Tuesday, April 14, 2015

Capital B Capital S

Through a good part of February and most of March the weather pattern over our area remained unchanged, and we were greeted daily with sunshine and unseasonable warmth.
Warm and dry and unchanging enough to be able to paint the outside of a house with rollers and paintbrushes.
Now that we are into April the weather is all over the map.
Warm, cold, cloudy, windy, endless chances of rain and snow that threaten but never seem to materialize in our desert environment.
There are calls for rain and snow tonight.  Maybe it will happen and maybe not, but it doesn't really matter much.
The weather is what it is.  
During the summer I regretfully remember every day that we officially live in the desert.
 But not Death Valley desert.
Idaho desert - filled with sage and lave rock fields and large areas of gnarly cedar trees, and rattlesnakes and buttes and a place surrounded by mountains.
The rest of the year it just feels as though we live in an incredibly isolated small town that could be almost anywhere in Idaho.................

A couple of days ago it was sunny and windy, and late in the afternoon LC took Kory out into the back yard.
Usually she runs and plays and digs holes along the fence line, and occasionally she runs up and down the fence line while playing with the little rat-like dog from next door - Kory's long strides with rat-dog amusing us as she struggles hard to keep up.
It is funny to watch, and I'll try to catch them playing in pictures one day.
But on this day Kory was more interested in something else.
LC did not know what that something else was, but he watched as Kory raised her nose in the wind and focused her attention on something out towards the silos on the outskirts of town.
As LC watched our pup he also scanned the area, wondering what Kory had keyed into.
And then he saw it.
A sheep walking down the gravel road and heading towards the Hay Bale Field that is such a favorite place with our dog.
We had seen the herd just the day before, and knew that they were a couple of miles away, out in open ground immediately adjacent to Big Butte Road.
So what was this one sheep doing walking down a gravel road on the outskirts of our town?..................

LC rushed into the house and (reaching for a jacket) he quickly brought me up to speed.
We all three loaded into the Tahoe and headed towards the gravel road in search on a lamb on the........lamb.
Seeing nothing on the road we scanned the Hay Bale field, and sure enough he was wandering aimlessly in the field.
He was a young sheep.  Just a little guy.  It was obvious that he had suddenly realized that his momma and the rest of the herd was no-one in sight and that he was lost in the big, empty world of the Snake River Plain.
It was about 4pm.  In four hours it would be dark.  Temperatures at night are still down around freezing and there are still at least two packs (and perhaps 3) of coyotes that wander these lands.
If he did not find his way back to the herd, both LC and I knew that he would not make it through the night...................

LC pulled the Tahoe off the road, crossed over a downed-section of fence, picked up the trail briefly and then stopped the Tahoe in the middle of the trail.
Without a word, LC headed into the Hay Bale Field and towards the lamb.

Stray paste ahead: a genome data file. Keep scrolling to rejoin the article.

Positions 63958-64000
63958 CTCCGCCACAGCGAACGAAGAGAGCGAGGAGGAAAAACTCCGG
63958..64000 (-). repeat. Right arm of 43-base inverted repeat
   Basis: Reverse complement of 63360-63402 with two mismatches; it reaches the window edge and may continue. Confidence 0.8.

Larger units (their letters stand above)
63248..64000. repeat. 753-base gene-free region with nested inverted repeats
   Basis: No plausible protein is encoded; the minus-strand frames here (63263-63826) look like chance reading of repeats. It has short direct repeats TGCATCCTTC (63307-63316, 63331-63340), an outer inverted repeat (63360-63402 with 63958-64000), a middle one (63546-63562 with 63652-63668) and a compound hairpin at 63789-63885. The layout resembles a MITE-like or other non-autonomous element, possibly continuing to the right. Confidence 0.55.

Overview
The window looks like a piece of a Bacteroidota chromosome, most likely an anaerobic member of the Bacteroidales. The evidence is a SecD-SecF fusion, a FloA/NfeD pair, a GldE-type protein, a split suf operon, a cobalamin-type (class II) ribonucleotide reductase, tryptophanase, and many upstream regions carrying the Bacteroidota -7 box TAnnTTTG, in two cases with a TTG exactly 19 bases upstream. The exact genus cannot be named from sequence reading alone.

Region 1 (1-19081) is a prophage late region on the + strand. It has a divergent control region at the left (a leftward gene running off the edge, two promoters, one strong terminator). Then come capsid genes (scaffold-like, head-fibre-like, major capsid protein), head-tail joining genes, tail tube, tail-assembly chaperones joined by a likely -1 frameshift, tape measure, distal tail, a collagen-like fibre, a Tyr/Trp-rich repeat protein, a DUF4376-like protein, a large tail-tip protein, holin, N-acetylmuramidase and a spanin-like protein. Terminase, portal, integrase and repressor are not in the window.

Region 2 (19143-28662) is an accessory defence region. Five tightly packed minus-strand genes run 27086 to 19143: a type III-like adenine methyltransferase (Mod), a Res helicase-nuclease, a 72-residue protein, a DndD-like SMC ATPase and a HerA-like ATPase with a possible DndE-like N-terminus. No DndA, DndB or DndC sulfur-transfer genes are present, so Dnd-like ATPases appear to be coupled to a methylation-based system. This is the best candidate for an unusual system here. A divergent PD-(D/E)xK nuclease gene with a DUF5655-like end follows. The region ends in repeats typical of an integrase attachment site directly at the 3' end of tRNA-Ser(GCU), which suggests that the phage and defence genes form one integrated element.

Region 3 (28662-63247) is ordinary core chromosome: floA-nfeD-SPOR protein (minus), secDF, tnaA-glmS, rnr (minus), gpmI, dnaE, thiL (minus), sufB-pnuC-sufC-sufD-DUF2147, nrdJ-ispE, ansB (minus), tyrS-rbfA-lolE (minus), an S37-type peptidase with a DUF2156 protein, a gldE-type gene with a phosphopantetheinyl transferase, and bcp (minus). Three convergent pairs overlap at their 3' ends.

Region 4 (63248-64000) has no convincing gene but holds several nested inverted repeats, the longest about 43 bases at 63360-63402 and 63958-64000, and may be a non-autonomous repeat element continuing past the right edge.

The Tahoe was still running, Kory was barking hysterically inside the vehicle, and I stood feeling useless beside the Tahoe, unsure of what to do.
As I watched LC it was obvious that he was trying to move little sheep away from the middle of the field and back towards the fence line.
If he could get the sheep to walk down the fence line, eventually they would hit an open gate.
Open gate would have taken the little guy to a huge and wide open field that (if he walked in the right direction) would eventually take him home to the rest of the herd (which was barely visible on a hill out on BLM land about two miles away).
Click on any picture to enlarge it......................
My suggestion from the get-go had been for me to stay with the sheep while LC went in search of the shepherds.
He had not wanted to leave me out there - just in case he and shepherds missed each other along the way.  If the shepherds already knew of the missing lamb they would be in search of him.  If they were in search of him, they would have the dogs with them.
They were beautiful dogs, but my crossing paths with them when they were trained to keep anything and everything away from their sheep, would not have been a good idea..............

A few minutes after attempting to corral the wayward sheep, LC headed back to the Tahoe.
OK - let's go tell the shepherds.
Leaving little guy to his own devices, we quickly headed out onto BLM land, driving dirt double track out to the sheep wagon......................
I remembered this huge and beautiful and magnificent horse.
I fell in love with him last year when the sheep were wandering BLM in the spring.
LC beeped the horn and while we waited for one shepherd or another to appear, I snapped quick pictures of the horse and wagon.
A couple of minutes after our arrival, a young man opened the door and smiled at us.
We smiled back at him as well, wordlessly letting him know that we were friendly.
It was the same man that we had met briefly last year - a man from Peru, who spoke almost no English, who had a friendly and dark and weather-beaten face.
Between the few words of Spanish that we knew, and the few words of English that HE knew, we hoped that we got the message across to him that there was a baby sheep in town.
He smiled and nodded and headed back into his wagon.
LC and I looked at each other, having no idea whether he had understood what we said, or not..............
Pictures of the sheep drinking and playing on a hill out in the middle of desolate BLM land............
I remembered this guy as well.